Since 2008, the Times has been organized into the following sections: News, Editorials/Opinions-Columns/Op-Ed, New York, Sports of The Times, Science, Home and other features. On Sunday, the Times is supplemented by the Sunday Review, The New York Times Book Review, The New York Times Magazine and T: The New York Times Style Magazine; the Times stayed with the broadsheet full-page set-up and an eight-column format for several years after most papers switched to six, was one of the last newspapers to adopt color photography on the front page. The New York Times was founded as the New-York Daily Times on September 18, 1851. Founded by journalist and politician Henry Jarvis Raymond and former banker George Jones, the Times was published by Raymond, Jones & Company. Early investors in the company included Edwin B. Morgan, Christopher Morgan, Edward B. Wesley. Sold for a penny, the inaugural edition attempted to address various speculations on its purpose and positions that preceded its release: We shall be Conservative, in all cases where we think Conservatism essential to the public good.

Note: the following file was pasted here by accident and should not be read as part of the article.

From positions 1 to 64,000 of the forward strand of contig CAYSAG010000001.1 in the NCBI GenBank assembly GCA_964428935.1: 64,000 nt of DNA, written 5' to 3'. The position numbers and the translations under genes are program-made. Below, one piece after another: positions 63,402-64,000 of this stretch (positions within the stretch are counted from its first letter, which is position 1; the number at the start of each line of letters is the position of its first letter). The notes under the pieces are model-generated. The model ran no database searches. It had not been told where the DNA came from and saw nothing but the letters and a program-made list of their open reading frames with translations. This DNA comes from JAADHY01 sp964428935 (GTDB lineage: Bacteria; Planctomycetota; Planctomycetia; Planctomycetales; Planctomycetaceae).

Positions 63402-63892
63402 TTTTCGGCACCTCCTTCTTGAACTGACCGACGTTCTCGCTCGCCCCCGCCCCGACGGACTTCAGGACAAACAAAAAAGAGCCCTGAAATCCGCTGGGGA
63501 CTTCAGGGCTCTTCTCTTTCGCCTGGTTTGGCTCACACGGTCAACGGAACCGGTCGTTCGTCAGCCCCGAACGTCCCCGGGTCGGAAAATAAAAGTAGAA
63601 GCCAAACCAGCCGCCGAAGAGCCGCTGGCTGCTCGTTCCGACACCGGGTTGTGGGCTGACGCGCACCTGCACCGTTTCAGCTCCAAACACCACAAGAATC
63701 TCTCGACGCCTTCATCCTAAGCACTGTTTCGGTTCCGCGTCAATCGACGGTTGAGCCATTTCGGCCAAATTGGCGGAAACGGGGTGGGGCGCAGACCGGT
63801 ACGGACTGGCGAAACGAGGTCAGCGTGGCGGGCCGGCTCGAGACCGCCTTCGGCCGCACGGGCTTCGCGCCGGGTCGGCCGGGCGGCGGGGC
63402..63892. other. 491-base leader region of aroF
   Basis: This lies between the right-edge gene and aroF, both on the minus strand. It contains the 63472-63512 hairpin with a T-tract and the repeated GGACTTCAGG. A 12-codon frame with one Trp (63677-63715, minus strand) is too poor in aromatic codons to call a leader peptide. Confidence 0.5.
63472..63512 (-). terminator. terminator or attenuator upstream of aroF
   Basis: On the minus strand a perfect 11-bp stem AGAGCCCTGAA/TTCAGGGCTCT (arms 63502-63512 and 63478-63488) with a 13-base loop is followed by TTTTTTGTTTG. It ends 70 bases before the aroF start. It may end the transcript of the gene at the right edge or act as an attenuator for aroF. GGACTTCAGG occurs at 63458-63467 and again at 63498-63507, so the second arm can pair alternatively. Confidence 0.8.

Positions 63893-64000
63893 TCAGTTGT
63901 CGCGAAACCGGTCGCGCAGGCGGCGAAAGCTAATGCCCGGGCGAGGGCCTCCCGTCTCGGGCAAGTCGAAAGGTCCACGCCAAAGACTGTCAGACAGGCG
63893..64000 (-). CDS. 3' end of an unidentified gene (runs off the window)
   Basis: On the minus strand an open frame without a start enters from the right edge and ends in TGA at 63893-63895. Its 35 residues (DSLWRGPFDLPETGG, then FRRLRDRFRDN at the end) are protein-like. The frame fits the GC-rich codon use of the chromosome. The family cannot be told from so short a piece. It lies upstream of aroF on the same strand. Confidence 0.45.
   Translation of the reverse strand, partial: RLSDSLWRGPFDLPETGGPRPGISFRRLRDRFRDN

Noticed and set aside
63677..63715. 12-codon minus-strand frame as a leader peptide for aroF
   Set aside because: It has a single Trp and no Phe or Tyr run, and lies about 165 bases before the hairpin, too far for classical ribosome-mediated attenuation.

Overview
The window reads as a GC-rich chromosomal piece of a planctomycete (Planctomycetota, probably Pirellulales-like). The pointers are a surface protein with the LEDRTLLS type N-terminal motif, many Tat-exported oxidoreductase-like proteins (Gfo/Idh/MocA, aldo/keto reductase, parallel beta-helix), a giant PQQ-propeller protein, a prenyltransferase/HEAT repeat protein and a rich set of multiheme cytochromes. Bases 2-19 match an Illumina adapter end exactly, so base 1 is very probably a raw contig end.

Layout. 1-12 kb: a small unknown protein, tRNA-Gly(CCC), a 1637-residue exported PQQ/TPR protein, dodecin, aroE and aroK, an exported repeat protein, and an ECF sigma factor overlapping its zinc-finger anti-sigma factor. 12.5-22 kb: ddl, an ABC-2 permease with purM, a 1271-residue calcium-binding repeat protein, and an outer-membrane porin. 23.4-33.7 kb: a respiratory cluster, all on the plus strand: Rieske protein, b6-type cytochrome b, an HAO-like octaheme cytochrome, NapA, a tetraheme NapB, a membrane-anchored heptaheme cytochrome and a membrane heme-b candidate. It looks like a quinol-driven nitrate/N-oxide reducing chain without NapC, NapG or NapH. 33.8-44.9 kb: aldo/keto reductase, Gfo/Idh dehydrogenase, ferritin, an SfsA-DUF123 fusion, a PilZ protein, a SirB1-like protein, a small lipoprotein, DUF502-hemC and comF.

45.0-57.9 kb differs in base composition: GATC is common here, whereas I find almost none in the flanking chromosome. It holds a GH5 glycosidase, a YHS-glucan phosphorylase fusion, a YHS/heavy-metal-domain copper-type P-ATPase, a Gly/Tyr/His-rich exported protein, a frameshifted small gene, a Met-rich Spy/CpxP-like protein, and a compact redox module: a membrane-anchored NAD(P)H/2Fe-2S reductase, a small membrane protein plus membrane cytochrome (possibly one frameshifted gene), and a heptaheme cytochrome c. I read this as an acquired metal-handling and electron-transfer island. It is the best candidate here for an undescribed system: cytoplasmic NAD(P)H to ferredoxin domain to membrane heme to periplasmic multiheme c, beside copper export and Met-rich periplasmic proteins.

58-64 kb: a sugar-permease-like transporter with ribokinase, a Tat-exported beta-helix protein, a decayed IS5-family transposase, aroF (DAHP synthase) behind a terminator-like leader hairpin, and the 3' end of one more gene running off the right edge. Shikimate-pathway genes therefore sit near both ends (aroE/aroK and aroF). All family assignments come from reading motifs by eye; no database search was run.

We do not believe that everything in Society is either right or wrong. In 1852, the newspaper started a western division, The Times of California, which arrived whenever a mail boat from New York docked in California. However, the effort failed. On September 14, 1857, the newspaper shortened its name to The New-York Times. On April 21, 1861, The New York Times began publishing a Sunday edition to offer daily coverage of the Civil War. One of the earliest public controversies it was involved with was the Mortara Affair, the subject of twenty editorials in the Times alone; the main office of The New York Times was attacked during the New York City Draft Riots. The riots, sparked by the beginning of drafting for the Union Army, began on July 13, 1863. On "Newspaper Row", across from City Hall, Henry Raymond stopped the rioters with Gatling guns, early machine guns, one of which he manned himself; the mob diverted, instead attacking the headquarters of abolitionist publisher Horace Greeley's New York Tribune until being forced to flee by the Brooklyn City Police, who had crossed the East River to help the Manhattan authorities.